Tony Jones comments on the recent controversy surrounding the termination of Tom Oord from Northwestern Nazarene University:
1) I have no doubt that the enrollment at NNU is down and finances are suffering. The explosion of evangelical colleges in the second half of the 20th century flooded the market with a glut of schools. Too many. As GenXers fall away from church, their kids are less likely to attend evangelical schools. But the real crisis for these schools will be in 10 years, when Millennials start sending their kids to college.
2) Many schools are getting more conservative in response to this downturn, but that’s exactly the wrong strategy. They’re doing it to appease their aging Baby Boomer donors. Yes, the Baby Boomers currently have the money to finance these schools (and, for that matter, non-profits (remember the World Vision controversy) and churches), but the better long-term strategy would be to find a moderate path that also appeals to the more open and inquisitive Christianity of Millennials.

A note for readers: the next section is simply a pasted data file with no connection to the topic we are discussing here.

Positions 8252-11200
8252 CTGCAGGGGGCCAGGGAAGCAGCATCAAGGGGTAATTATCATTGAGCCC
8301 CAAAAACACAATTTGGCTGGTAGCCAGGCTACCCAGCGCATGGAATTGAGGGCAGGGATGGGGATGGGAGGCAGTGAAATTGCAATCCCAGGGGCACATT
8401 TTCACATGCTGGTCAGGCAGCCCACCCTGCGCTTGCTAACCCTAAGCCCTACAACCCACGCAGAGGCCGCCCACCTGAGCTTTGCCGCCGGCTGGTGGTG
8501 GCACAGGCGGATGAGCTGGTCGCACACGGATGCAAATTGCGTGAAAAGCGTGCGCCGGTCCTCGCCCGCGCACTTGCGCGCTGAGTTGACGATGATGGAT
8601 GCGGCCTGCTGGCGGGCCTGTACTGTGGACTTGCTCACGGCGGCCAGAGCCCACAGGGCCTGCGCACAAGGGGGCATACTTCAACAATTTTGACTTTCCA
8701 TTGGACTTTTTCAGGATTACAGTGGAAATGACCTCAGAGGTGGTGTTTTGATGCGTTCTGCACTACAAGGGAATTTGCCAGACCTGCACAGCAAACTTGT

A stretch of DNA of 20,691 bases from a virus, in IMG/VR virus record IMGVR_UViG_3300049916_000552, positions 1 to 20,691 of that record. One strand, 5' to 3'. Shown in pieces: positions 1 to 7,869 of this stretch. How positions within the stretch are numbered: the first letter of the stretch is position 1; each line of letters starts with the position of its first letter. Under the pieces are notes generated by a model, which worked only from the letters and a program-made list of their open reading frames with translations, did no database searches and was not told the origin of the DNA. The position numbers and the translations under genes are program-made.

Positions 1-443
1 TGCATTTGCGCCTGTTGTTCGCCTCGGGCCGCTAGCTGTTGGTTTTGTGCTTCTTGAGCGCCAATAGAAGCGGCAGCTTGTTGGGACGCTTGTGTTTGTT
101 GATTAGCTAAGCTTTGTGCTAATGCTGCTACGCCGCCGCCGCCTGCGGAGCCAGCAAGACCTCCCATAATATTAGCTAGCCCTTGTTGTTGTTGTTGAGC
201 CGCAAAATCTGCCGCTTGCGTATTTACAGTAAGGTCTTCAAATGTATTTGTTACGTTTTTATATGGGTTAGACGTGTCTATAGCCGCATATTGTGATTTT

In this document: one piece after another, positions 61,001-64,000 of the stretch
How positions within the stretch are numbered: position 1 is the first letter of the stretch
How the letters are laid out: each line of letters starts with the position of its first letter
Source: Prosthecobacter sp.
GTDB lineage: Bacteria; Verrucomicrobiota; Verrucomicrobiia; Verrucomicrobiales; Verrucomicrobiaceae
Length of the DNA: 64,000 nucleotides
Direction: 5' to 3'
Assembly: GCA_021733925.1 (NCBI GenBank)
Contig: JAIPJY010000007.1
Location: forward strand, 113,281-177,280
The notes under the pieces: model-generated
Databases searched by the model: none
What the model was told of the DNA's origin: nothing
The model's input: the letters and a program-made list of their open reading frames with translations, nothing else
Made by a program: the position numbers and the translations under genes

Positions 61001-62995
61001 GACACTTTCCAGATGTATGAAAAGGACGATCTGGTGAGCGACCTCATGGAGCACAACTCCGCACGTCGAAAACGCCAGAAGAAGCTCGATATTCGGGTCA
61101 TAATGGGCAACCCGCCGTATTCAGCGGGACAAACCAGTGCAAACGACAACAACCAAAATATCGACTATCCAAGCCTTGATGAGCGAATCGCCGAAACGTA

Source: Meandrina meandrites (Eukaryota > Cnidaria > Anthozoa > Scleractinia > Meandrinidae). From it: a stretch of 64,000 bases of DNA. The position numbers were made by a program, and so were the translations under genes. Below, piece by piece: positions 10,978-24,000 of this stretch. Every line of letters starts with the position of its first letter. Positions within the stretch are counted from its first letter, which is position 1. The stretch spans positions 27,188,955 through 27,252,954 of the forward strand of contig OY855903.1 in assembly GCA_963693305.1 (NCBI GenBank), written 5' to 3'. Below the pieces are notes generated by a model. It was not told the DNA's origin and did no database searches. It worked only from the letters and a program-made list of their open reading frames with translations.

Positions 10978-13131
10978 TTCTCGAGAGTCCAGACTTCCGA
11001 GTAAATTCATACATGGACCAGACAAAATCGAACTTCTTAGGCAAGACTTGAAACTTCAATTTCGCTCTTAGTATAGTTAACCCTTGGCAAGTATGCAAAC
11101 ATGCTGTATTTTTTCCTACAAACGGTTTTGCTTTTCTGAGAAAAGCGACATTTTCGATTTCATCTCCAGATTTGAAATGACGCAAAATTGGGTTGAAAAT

I share this for two reasons: 1) The speculation is that Oord got into hot water with NNU administration over his publicly stated sympathies toward evolution. I have no idea if that’s true, but even if it did get him fired, the fact that a well respected evangelical scholar at a conservative Christian university felt comfortable being open at all about his belief in evolution demonstrates the massive changes that have occurred in the last 20 years. 2) Jones is right about the future of Christian Universities. There is a wave of Millennials coming whose notions of faith are radically different than the evangelicalism I grew up in. If you think you’re alone, you’re not.